The next day we began our trip to the top of Mt. Satalibo. For reference, almost nobody does the hike we did. The head ranger managed to scrounge a tent that they give to film crews to use on the porch of the ranger station to keep bugs away. What we did is definitely not part of the normal menu – and by the time we made it back to the boat the next day we were well aware of why that is.


A dragon that was NOT habituated to humans.

This was the first non-habituated dragon that we encountered. I was amazed by how curious it was. Curious in a predatory sort of way. I absolutely don’t want to be sensationalist, but the fact is that the dragon saw the group of us and immediately began a slow and steady walk towards us. When it got particularly close, the guides repeatedly hit it in the head with their forked sticks. In response, the dragon backed up and then tried to circle around and come from a different angle. It was a fascinating experience. The dragon wasn’t sprinting at us – it was merely walking. However, I have no doubt that if we were to stand still and allow it to approach, that it would have sunk its teeth into one of our legs. It wasn’t in a rush like we normally see predatory encounters, so it was an alien experience – but I am quite certain that that dragon wanted to eat us. That obviously doesn’t make it malicious, but the experience is one that I cannot get out of my mind. It simply wanted to eat us if we didn’t cause much trouble. As it was, the guides hit it in the head several times (which I am led to believe is standard procedure), and eventually it retreated and stared as we walked away.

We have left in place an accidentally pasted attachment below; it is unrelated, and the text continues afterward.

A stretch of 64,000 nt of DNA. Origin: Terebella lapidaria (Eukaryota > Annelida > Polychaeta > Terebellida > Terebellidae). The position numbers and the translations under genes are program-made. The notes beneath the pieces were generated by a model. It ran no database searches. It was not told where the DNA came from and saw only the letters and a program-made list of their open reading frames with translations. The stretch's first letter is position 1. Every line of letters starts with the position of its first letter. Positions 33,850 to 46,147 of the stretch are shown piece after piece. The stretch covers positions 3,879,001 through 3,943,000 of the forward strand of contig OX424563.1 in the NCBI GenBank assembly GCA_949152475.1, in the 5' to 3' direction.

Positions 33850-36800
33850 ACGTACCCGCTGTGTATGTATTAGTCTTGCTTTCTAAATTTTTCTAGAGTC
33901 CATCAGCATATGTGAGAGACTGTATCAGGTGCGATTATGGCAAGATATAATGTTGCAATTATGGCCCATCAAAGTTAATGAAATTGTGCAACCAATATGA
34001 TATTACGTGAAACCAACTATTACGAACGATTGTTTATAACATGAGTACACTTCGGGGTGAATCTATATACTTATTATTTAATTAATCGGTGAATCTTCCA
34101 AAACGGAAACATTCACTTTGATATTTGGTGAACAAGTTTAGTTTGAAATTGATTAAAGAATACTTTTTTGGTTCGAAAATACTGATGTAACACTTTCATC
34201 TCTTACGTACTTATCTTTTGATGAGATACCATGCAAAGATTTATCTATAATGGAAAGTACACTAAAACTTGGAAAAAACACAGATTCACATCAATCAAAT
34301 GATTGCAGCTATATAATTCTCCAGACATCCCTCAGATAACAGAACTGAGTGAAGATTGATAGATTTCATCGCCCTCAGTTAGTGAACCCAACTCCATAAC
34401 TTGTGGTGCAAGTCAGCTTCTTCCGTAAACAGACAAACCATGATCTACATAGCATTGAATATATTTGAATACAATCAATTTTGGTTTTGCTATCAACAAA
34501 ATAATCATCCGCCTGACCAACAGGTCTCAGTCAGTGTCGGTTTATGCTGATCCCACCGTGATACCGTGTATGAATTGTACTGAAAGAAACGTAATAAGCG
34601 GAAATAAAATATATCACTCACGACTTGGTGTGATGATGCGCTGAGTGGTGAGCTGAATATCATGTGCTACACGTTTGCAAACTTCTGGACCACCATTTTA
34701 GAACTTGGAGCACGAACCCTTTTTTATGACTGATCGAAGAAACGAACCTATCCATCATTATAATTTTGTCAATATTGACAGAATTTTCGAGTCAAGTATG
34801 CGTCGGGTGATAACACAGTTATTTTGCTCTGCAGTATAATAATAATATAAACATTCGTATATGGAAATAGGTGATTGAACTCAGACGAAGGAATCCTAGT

Soon after encountering that dragon, the bushwhacking became incredibly difficult. I have had the privilege of going through some thick and thorny vegetation during my research in the lab. The “Blue-creek hell hole” that lab alumnus Sean Graham and I went through to collect Cottonmouths comes to mind. I can say that without a doubt, the bushwhacking on Komodo Island was the worst I’ve ever been through. I want to come up with a way to describe the horrible-ness of the Thorn Forest on that island, but I cannot. Anything that I could write about it would detract from the reality of how bad it was.


After the “Thorn Forest” we arrived the highest elevation forest type. The late Walter Auffenberg wrote several lengthy monographs about Komodo dragons and the herpetofauna of Komodo Island. While he was curator of Herpetology at the Florida Museum of Natural History, he decided that he wanted to research Komodo dragons. To accomplish this, he simply moved with his wife and small children to Komodo Island and began research! His writings made up the bulk of my pre-trip research. He categorized the vegetation communities on the Island and referred to this semi-moist forest as Quasi-Cloud Forest. It was clearly distinct from the lower elevation forests – with more evergreens and bromeliads indicating a wetter environment.


We reached the top of Mt. Satalibo and set up camp. Backcountry camping on Komodo is something that almost nobody does. Once we set up camp and got a fire going, I actually asked the guides how frequently they camp on the island with tourists. The answer was something like “We did it one time with a crazy Dutch guy like 5 years ago.”